Search Images Maps Play YouTube News Gmail Drive More »
Sign in
Screen reader users: click this link for accessible mode. Accessible mode has the same essential features but works better with your reader.

Patents

  1. Advanced Patent Search
Publication numberUS5986703 A
Publication typeGrant
Application numberUS 08/777,545
Publication dateNov 16, 1999
Filing dateDec 30, 1996
Priority dateDec 30, 1996
Fee statusPaid
Publication number08777545, 777545, US 5986703 A, US 5986703A, US-A-5986703, US5986703 A, US5986703A
InventorsBarry A. O'Mahony
Original AssigneeIntel Corporation
Export CitationBiBTeX, EndNote, RefMan
External Links: USPTO, USPTO Assignment, Espacenet
Method and apparatus to compensate for camera offset
US 5986703 A
Abstract
An image processing system adjusts a video signal representing a captured image of an object to compensate for an offset camera. The camera generating the video signal is offset from the object of the captured image. The system determines an offset measure between the camera and the object of the captured image. Based on the offset measure, the image processing system adjusts the video signal generated by the camera. The offset measure is determined by calculating the angular difference between a focal plane associated with the camera and an image plane associated with the object of the captured image. The video signal is adjusted by compressing portions of the video signal associated with the regions of the object located closest to the camera and expanding portions of the video signal associated with the regions of the object located farthest from the camera.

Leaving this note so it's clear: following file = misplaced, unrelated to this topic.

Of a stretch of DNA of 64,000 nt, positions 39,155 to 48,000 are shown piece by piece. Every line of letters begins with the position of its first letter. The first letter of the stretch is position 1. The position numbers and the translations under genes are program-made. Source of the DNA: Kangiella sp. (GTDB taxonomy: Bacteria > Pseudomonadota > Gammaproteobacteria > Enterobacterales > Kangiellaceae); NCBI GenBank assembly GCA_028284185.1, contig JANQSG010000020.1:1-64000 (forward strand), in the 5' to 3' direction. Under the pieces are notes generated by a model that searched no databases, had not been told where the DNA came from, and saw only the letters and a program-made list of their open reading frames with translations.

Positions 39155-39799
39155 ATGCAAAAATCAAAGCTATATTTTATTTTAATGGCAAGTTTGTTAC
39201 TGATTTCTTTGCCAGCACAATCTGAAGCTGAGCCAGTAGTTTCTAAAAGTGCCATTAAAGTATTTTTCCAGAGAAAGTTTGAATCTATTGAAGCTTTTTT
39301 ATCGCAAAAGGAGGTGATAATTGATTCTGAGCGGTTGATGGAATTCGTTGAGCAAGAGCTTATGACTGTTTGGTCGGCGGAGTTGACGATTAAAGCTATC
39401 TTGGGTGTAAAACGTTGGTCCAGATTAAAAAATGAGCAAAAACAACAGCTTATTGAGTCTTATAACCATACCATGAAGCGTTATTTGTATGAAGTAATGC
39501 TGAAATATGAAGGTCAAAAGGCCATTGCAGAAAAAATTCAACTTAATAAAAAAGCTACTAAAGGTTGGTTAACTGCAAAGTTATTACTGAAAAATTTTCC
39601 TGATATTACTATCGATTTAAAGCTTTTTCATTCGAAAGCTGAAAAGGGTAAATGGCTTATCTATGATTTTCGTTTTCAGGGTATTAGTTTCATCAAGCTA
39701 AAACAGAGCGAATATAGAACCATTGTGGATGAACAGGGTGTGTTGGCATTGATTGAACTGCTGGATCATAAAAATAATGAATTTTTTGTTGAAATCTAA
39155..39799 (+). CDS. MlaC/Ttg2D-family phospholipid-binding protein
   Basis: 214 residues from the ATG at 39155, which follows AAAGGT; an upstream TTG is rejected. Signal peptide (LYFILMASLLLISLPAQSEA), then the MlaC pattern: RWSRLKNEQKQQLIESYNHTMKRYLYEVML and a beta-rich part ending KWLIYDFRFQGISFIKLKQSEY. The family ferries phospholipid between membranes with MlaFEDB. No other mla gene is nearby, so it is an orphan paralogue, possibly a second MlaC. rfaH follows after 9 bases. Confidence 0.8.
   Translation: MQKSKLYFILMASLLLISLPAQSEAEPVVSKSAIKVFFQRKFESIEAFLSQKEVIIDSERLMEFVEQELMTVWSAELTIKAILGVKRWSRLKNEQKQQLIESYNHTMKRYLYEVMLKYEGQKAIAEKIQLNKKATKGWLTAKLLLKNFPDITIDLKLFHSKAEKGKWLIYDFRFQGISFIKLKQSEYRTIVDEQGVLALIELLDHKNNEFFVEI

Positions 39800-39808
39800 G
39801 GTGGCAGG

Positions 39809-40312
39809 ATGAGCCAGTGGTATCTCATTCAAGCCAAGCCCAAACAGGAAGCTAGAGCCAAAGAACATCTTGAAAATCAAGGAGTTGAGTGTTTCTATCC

Images(10)
Previous page
Next page
Claims(13)
What is claimed is:
1. A method for adjusting a video signal representing a captured image of an object, the video signal being generated by a camera offset from the object of the captured image, the method comprising:
determining an offset measure between the camera and the object of the captured image; and
adjusting the video signal generated by the camera in accordance with the determined offset measure to at least one of compress portions of the video signal associated with regions of the object located close to the camera, and expand portions of the video signal associated with regions of the object located far from the camera.
2. The method of claim 1 further including determining multiple offset measures between the camera and the object of the captured image.
3. The method of claim 1 wherein determining an offset measure between the camera and the object of the captured image comprises determining an angular difference between a focal plane associated with the camera and an image plane associated with the object of the captured image.
4. The method of claim 1 wherein determining an offset measure between the camera and the object of the captured image comprises determining a distance from the camera to the object of the captured image.